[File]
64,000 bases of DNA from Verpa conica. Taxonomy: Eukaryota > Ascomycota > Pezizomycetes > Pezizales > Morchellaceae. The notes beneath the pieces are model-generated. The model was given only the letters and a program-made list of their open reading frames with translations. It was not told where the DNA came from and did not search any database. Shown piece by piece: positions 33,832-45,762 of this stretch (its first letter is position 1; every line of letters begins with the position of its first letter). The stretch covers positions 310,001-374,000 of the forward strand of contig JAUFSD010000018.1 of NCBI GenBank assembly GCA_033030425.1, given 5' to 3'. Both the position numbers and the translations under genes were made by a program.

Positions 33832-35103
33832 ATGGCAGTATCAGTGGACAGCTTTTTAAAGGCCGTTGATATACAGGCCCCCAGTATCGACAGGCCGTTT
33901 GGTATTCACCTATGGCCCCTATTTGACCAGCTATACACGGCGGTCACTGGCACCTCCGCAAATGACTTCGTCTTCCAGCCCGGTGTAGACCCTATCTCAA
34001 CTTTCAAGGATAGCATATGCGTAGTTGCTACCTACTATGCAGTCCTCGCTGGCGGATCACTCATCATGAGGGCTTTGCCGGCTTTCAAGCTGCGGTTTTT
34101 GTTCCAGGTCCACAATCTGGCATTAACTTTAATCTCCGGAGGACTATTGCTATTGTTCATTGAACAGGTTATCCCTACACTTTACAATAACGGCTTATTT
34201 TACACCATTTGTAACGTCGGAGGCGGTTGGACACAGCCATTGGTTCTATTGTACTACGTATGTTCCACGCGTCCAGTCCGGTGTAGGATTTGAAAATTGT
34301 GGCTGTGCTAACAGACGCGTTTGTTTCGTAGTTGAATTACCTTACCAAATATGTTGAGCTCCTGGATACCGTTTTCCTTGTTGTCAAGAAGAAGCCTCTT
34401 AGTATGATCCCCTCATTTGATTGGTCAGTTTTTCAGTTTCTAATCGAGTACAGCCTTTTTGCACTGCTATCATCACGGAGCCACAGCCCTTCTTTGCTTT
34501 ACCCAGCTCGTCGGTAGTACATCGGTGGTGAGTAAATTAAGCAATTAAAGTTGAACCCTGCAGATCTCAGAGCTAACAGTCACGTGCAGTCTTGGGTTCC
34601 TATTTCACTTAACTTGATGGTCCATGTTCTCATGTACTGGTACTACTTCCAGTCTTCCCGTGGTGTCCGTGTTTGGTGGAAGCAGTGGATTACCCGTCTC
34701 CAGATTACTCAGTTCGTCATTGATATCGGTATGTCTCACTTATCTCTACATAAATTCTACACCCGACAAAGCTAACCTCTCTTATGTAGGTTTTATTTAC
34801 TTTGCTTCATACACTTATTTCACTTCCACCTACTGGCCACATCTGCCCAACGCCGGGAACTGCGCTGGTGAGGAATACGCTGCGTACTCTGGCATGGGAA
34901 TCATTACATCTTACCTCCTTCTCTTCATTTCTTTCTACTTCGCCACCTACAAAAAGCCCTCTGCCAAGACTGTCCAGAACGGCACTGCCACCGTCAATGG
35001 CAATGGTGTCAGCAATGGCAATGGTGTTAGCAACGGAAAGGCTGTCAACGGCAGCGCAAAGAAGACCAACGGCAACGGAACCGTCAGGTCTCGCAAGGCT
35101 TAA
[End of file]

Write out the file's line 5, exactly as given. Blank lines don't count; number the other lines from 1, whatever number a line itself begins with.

34001 CTTTCAAGGATAGCATATGCGTAGTTGCTACCTACTATGCAGTCCTCGCTGGCGGATCACTCATCATGAGGGCTTTGCCGGCTTTCAAGCTGCGGTTTTT